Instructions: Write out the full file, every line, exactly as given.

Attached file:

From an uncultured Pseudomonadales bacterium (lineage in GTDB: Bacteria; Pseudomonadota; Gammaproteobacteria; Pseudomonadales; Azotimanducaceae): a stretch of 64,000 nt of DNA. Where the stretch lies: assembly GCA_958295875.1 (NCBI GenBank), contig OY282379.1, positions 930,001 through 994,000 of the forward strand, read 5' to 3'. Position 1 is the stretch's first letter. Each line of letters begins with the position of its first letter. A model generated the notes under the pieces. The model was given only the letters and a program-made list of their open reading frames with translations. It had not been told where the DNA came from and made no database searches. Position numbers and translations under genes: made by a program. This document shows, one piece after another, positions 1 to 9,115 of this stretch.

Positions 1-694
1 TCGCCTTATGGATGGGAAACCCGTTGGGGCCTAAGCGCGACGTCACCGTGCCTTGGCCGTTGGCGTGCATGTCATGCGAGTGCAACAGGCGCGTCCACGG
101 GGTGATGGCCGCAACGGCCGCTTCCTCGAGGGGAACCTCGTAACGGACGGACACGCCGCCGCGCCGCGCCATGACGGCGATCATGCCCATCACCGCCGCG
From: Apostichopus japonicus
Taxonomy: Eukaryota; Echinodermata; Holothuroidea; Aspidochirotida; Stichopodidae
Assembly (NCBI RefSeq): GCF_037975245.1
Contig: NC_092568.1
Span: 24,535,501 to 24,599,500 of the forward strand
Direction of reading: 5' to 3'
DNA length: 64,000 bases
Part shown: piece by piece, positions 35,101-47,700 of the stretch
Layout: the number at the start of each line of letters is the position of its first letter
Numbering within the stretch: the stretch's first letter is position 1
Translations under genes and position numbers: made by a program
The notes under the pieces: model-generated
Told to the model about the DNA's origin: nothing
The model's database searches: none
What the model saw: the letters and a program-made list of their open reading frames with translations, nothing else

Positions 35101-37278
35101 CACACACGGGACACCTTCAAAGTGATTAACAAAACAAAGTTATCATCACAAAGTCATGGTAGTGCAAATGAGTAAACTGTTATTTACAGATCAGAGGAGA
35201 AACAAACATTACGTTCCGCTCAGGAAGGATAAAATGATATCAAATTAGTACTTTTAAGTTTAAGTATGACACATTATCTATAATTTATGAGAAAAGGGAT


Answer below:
From an uncultured Pseudomonadales bacterium (lineage in GTDB: Bacteria; Pseudomonadota; Gammaproteobacteria; Pseudomonadales; Azotimanducaceae): a stretch of 64,000 nt of DNA. Where the stretch lies: assembly GCA_958295875.1 (NCBI GenBank), contig OY282379.1, positions 930,001 through 994,000 of the forward strand, read 5' to 3'. Position 1 is the stretch's first letter. Each line of letters begins with the position of its first letter. A model generated the notes under the pieces. The model was given only the letters and a program-made list of their open reading frames with translations. It had not been told where the DNA came from and made no database searches. Position numbers and translations under genes: made by a program. This document shows, one piece after another, positions 1 to 9,115 of this stretch.

Positions 1-694
1 TCGCCTTATGGATGGGAAACCCGTTGGGGCCTAAGCGCGACGTCACCGTGCCTTGGCCGTTGGCGTGCATGTCATGCGAGTGCAACAGGCGCGTCCACGG
101 GGTGATGGCCGCAACGGCCGCTTCCTCGAGGGGAACCTCGTAACGGACGGACACGCCGCCGCGCCGCGCCATGACGGCGATCATGCCCATCACCGCCGCG
From: Apostichopus japonicus
Taxonomy: Eukaryota; Echinodermata; Holothuroidea; Aspidochirotida; Stichopodidae
Assembly (NCBI RefSeq): GCF_037975245.1
Contig: NC_092568.1
Span: 24,535,501 to 24,599,500 of the forward strand
Direction of reading: 5' to 3'
DNA length: 64,000 bases
Part shown: piece by piece, positions 35,101-47,700 of the stretch
Layout: the number at the start of each line of letters is the position of its first letter
Numbering within the stretch: the stretch's first letter is position 1
Translations under genes and position numbers: made by a program
The notes under the pieces: model-generated
Told to the model about the DNA's origin: nothing
The model's database searches: none
What the model saw: the letters and a program-made list of their open reading frames with translations, nothing else

Positions 35101-37278
35101 CACACACGGGACACCTTCAAAGTGATTAACAAAACAAAGTTATCATCACAAAGTCATGGTAGTGCAAATGAGTAAACTGTTATTTACAGATCAGAGGAGA
35201 AACAAACATTACGTTCCGCTCAGGAAGGATAAAATGATATCAAATTAGTACTTTTAAGTTTAAGTATGACACATTATCTATAATTTATGAGAAAAGGGAT